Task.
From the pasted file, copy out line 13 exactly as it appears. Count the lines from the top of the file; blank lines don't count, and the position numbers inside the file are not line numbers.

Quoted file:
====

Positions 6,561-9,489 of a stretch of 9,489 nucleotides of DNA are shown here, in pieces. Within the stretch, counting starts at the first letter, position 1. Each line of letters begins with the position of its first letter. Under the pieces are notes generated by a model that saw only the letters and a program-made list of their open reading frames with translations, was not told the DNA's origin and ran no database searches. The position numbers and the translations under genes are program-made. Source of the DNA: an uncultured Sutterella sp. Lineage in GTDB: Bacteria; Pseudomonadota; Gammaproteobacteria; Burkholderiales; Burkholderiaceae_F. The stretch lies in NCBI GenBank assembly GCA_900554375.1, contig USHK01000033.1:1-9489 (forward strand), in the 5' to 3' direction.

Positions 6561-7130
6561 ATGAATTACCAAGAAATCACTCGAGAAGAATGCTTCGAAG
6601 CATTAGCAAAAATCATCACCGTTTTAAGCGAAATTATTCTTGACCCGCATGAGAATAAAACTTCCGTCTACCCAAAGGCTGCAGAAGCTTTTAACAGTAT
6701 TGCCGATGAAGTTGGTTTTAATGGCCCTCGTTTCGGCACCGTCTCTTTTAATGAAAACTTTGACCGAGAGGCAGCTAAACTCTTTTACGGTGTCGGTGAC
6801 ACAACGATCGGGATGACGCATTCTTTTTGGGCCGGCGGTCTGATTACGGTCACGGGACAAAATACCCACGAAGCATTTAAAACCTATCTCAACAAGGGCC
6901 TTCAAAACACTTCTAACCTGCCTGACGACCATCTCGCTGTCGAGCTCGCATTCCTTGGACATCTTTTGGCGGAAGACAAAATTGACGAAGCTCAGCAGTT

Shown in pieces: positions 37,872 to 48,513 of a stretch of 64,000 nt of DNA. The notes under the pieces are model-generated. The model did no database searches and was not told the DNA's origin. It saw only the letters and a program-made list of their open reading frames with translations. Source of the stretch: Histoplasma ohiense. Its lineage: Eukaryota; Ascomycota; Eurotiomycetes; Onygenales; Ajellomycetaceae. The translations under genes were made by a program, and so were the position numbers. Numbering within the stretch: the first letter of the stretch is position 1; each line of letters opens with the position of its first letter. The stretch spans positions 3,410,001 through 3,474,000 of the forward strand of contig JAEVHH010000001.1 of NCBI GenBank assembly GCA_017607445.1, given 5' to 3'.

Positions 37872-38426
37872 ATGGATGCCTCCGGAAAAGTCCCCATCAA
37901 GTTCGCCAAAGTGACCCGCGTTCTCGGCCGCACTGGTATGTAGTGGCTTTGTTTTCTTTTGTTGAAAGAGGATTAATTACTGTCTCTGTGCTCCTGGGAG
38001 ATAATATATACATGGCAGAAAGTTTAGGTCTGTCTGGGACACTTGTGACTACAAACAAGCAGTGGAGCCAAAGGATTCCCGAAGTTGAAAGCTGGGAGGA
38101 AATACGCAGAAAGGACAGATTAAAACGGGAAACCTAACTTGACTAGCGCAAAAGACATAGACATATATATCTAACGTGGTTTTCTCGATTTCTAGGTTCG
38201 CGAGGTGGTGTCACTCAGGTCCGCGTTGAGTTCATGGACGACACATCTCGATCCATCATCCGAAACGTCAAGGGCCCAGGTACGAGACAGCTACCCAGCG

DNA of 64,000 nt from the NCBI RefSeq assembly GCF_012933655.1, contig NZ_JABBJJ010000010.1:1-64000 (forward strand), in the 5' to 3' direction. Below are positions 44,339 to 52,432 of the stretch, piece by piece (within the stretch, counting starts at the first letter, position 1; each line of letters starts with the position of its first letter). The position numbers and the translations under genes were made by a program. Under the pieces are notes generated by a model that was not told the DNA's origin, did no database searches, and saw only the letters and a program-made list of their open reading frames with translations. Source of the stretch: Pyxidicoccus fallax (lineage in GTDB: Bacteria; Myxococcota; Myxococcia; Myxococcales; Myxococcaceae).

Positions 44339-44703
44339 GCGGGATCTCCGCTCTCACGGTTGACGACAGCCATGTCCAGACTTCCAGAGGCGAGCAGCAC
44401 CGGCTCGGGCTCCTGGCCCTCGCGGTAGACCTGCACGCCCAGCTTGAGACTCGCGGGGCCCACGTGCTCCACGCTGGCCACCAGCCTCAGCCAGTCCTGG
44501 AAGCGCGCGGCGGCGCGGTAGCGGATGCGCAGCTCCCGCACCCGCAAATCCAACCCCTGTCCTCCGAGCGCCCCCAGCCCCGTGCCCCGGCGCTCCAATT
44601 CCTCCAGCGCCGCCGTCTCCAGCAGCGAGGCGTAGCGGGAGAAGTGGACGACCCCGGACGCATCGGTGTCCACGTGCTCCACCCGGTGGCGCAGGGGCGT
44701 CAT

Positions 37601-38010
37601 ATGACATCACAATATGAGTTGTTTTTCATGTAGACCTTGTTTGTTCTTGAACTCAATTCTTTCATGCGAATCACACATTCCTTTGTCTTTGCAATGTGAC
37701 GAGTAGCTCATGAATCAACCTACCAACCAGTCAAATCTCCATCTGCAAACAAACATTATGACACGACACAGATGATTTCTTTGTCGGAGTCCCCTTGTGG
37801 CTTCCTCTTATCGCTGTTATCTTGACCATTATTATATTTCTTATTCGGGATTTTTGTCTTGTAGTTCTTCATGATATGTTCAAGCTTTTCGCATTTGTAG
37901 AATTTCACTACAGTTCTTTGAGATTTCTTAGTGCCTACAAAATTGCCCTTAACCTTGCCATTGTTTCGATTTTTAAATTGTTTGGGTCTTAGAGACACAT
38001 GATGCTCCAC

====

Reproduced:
38101 AATACGCAGAAAGGACAGATTAAAACGGGAAACCTAACTTGACTAGCGCAAAAGACATAGACATATATATCTAACGTGGTTTTCTCGATTTCTAGGTTCG